eora and under the tree were two worn- this boy told him to tell the other man and tried to get away, but the voice w8 know to be the most primitive form
en picking the flowers from the to come in the morning to see who told all the people to look where the used tn8 boats of the Eskimo. All
ousnes naa neen punea up. it satd for earIy 8all8 seem t( have bee ,
a punishment for their sins the wicked BmaU ,n comparlson with those of more
is the olden type usually shown In
books where early sailboats are repre
The "square" sail, shown In figure 1,
father and the bad boy in the hole -.. v-,- -
...... . modern times, one reason, of course.
should always live in the darkness and
was because their boats were smaller.
I I MAS' S? iii?5fc4 M ; I He
The fox is cunning, cute and sly.
He's quick and agile, swift and spry.
He has so many clever tracks.
It's hard to get him in a fix.
jumps the fence with nimble
And fools the fierce pursuing hounds.
He leads them in a wild goose chaee,
And nearly always wins the racev
. . v .v. , . . nd another reason was that It takes
This is supposed to be the origin of ,..,, - . .
L an especially formed and constructed
moles, so you see why they, never come , . . . ,, "
, th - boat to carry a large sail with safety,
to tne ugni. Qur old 8alllne; veS8,ja whlch we see
Can Yon Find Them? - of ,n th,ese wKere reed
with square sails on their three masts.
Names of Oregon towns are con- These were turned at favorable angles
cealed in three sentences. for the wind by the use of many ropes,
i 'l. The oil is in the can by the door, called "she s." which were attached to
t. That Is all I have against John's the "yard arms" from which these
way- sails were spread, and to which they
3. ' If there Is no sale, mark the were "furled" when not In use. These
things cheaper. sails are still used' on whaling vessels.
4. ,Jf you find a good port land at but steam is also sometimes used in a
once. . 1 few of them as a time saver.
6. How much do you sell wood forT These square sails are most effective
6. . Be sure to sew the band on when the wind Is directly from the
straight rear, or "astern," and are not as prac-
7. Does wood burn better than coalf ticable or handy as some others which
8. Beyond the marsh, fields of wheat are here Illustrated. . The management
are growing. of a fullr!gged ship with square sails
9. Here we are Ella, Grand eleva- required a large crew to handle them.
tion, isn't it? so this formed another objection- to
10. With the invention of the cotton their una
Sin, a new era began. Tie ilee-o'.-muttoa'
a.. . aaaaaaaaaaaaat.
Fig 2, is probably tbe next step In Hmu.ll boats on bays and lakes. It Is
the evolution of sals from the square quickly furled, and swings readily
sail, shown in sail, Tiiis ha been used mostly, on from side to 'Ide as Uie boat changes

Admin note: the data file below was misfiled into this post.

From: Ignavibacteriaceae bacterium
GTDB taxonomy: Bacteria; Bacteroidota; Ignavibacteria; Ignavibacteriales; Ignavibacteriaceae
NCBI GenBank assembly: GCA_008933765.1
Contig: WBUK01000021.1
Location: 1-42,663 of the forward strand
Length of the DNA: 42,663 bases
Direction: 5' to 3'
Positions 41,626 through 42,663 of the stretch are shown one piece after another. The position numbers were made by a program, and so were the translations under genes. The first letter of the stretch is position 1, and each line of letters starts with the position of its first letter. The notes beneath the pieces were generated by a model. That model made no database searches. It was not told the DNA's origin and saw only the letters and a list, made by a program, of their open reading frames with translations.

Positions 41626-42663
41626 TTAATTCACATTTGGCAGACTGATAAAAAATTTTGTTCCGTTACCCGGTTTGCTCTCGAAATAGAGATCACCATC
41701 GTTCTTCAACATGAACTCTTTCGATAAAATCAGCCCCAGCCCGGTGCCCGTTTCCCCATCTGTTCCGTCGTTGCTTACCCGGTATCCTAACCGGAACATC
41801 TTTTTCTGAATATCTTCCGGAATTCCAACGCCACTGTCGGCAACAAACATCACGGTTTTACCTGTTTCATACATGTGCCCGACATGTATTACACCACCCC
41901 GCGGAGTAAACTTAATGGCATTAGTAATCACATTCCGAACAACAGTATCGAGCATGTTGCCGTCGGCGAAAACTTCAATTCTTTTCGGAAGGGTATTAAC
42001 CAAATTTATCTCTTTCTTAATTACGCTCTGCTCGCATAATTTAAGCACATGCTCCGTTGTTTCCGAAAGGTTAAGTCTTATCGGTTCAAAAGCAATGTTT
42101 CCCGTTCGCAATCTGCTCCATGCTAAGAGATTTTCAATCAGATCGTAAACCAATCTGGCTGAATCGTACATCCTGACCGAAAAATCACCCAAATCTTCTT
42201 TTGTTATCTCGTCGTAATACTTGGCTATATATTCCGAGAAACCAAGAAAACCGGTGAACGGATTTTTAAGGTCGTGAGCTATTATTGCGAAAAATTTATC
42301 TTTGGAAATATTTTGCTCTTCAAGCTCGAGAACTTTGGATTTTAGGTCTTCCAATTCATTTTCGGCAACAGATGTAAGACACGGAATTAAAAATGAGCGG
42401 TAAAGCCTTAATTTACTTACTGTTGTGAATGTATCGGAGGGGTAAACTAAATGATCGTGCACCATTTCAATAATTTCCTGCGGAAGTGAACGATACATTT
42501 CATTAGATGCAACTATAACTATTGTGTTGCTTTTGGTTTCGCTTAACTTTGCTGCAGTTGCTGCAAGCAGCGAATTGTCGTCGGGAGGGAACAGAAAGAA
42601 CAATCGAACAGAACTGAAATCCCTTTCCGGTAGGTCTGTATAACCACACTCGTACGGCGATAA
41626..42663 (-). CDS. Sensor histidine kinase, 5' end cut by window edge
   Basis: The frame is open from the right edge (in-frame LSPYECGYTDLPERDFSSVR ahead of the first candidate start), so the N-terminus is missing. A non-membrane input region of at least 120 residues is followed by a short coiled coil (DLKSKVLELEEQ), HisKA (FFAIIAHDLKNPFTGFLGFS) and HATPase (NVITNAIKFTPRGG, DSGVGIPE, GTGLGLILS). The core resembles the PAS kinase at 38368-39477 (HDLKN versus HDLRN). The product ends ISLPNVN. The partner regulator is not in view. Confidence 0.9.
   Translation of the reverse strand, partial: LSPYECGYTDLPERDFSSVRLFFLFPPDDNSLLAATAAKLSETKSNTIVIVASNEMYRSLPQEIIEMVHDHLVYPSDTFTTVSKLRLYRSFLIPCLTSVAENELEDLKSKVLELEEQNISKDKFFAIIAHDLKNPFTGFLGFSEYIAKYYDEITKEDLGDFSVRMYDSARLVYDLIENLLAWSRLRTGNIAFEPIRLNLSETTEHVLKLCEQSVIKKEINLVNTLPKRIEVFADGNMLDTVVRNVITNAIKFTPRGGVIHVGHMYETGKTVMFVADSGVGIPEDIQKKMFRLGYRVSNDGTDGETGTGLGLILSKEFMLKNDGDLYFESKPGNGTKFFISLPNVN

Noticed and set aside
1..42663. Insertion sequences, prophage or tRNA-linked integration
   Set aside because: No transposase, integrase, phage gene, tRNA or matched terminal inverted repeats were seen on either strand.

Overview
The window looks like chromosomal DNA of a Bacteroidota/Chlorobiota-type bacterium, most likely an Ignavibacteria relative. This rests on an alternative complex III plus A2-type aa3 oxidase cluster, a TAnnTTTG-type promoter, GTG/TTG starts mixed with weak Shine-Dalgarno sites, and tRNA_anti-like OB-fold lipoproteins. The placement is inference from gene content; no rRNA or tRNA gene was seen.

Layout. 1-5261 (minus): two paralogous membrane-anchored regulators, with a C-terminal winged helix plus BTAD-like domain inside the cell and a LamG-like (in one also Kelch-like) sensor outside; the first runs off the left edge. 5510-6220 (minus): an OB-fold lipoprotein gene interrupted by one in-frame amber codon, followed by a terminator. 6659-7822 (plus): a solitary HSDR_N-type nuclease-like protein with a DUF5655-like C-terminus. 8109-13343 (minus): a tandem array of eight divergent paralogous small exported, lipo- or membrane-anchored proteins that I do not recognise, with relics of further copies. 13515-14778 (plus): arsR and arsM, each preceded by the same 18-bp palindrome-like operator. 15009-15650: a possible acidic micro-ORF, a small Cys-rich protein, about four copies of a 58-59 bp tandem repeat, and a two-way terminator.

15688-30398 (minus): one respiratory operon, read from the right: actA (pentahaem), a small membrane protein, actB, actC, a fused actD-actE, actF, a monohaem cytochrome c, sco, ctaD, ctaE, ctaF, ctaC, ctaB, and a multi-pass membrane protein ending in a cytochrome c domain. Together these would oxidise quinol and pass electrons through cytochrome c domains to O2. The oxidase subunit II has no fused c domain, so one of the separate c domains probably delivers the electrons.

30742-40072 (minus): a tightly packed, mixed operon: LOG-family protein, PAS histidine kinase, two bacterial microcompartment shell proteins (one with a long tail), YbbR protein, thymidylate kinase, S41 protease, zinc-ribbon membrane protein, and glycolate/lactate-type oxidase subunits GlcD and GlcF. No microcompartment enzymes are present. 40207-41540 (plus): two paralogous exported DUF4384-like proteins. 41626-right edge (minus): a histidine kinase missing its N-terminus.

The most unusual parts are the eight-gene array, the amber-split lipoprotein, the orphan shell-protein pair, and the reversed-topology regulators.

Its position In the wind. In rig, I we
have sail nearly square In form, but
spread from the mast on one (Ida, so
that "sailing en the wind." or nearly
against It may be done, which would
be Impossible with the square sail or
Fig. 1. This (Fig. I) Is railed th-
"sprit" all, and Is only uaed en atnall
boats. It Is a favorite with fishermen
for their small boat, and you see It
about double the alie of the one
shown In Figure S end offers a large
surface to the wind at Its top, wheree
the power of the leg-'o-mutton de
creases aa It leaves the "boom." or
lower pole to which the sail la bound.
The aprlt sail la furled by puahlng the
oblique pole, called the "aprlt" up
aguinst the mast and wrapping the
sail cloth about them both. This man
ner of furling would be Impractical
for a large boat, and then, too, the sail
Is not strongly spread for the wind
by any "gaff at Its top. or "boom"
along Its lower edge, as In the "fore-an'-aft"
sail shown In Figure 4.
The fore-an'-aft sail Is used on moat
sailing vessels rt the preaent da),
from the small catbnate carrying one
mast to the great five or seven-masted
schooners, which bring our Ice from the
Kennebec River to the landing wharvea
of Washington, D. C. and points far
ther to our (Southland.
Many, If not most, ocean steamer
carry two mast, with the fore-an'-aft
or leg-'o-mutton sails, for the purpoae
of steadying them In a(ale or to rely
upon In case of any breaking nf their
propelling machinery. A sailboat 1
really more steady than any other kind
of a craft when the wind and wavea
are high, as there is nothing like a
brace against the wind on other boats.
If one I susceptible to seaslckneae It
will be far more easy to develop that
uncomfortable sensation In a small
gasoline or steamboat In ehoppv
water than In a sailboat which la
steadied by the wind.
Hailing Is a most fascinating sport
but very dangerous for one who does
not know bow to either saU a boat er